Possible Adelphia sale raises uncertainty

June Casagrande

NEWPORT BEACH -- Cable customers and city officials are taking a

wait-and-see approach to the news that Adelphia Communications Corp.'s

Southern California operations are for sale.

The cable company on Wednesday announced it would start soliciting

bids for a number of its assets, including its Southern California

operations. Adelphia is one of two cable companies in Newport Beach,

serving about two-thirds of the city. Cox Communications Inc. is the

city's other provider.

"What this all means remains to be seen," City Manager Homer Bludau

said. "There have been a lot of service issues, especially complaints

about Adelphia's Internet service. This news is probably a good thing in

the long run, but we don't yet know who we would be dealing with."

Earlier this year, dozens of residents were registering with City Hall

their dissatisfaction with Adelphia's Internet service. Some complained

that, since the company's Internet partner excite@home had folded,

connection speeds, times and reliability were poor. Others said customer

service was substandard.

Partly in response to these issues, the city is planning a series of

workshops to gather resident input on cable service. These workshops are

especially tailored to consider special programming options, such as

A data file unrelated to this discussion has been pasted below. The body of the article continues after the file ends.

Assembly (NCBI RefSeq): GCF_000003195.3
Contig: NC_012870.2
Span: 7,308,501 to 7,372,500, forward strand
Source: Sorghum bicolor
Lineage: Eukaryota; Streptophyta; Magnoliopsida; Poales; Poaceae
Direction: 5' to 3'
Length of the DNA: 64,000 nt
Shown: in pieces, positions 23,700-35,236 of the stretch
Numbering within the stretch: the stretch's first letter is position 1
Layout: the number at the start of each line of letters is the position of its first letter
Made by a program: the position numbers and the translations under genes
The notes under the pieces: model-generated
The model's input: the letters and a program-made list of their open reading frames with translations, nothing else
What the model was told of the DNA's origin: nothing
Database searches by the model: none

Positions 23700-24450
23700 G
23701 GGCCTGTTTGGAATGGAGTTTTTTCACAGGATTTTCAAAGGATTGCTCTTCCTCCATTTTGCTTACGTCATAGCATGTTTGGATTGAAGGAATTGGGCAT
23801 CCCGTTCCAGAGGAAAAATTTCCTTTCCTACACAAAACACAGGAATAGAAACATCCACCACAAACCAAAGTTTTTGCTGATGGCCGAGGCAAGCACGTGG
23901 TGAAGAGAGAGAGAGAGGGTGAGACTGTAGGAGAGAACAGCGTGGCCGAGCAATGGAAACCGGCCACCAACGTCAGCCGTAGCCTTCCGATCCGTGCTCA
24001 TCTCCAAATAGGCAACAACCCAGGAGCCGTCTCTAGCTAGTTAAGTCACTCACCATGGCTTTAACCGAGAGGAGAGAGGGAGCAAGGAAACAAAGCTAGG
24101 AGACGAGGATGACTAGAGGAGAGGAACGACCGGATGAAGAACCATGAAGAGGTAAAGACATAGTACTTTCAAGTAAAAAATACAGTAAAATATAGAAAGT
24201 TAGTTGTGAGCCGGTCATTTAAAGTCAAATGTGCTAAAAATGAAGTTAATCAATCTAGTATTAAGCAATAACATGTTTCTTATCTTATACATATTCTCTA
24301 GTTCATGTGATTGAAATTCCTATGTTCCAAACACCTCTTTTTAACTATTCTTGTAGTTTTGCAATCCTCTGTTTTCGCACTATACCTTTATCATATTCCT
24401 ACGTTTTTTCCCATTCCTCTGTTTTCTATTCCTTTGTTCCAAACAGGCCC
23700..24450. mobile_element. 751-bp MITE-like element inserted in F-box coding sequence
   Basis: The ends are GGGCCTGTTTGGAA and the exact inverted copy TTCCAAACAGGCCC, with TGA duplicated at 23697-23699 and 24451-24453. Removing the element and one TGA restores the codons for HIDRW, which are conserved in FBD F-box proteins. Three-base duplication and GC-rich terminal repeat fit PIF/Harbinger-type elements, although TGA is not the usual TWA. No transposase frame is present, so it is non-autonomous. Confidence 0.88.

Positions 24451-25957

adding more stations for community programming and persuading the cable

companies to produce more local shows, such as "Speak Up Newport," which

is now produced by Adelphia.

The city's contract with Adelphia and Cox expires in January.

Officials say they hope to gather residents' input to help them at the

bargaining table when renewing the contracts.

The news that Adelphia may no longer be a player, though, could affect

negotiations to renew the contracts. But it's still possible that the

current contract with Adelphia could be updated and renewed. Then, when

and if another company buys Adelphia's operations in Newport Beach, the

city would have to approve the transfer of the agreement to the new

operator.

The company ordered its financial advisor Salomon Smith Barney to

solicit offers for cable systems in Southern California, Florida,

Virginia and the Southeast as a way to fix recent financial problems.

"I am confident that the steps we are taking will enable us to achieve

our objectives of reducing debt, de-leveraging our balance sheet and

creating a stronger Adelphia," Chairman and Chief Executive John J. Rigas

said in a statement.

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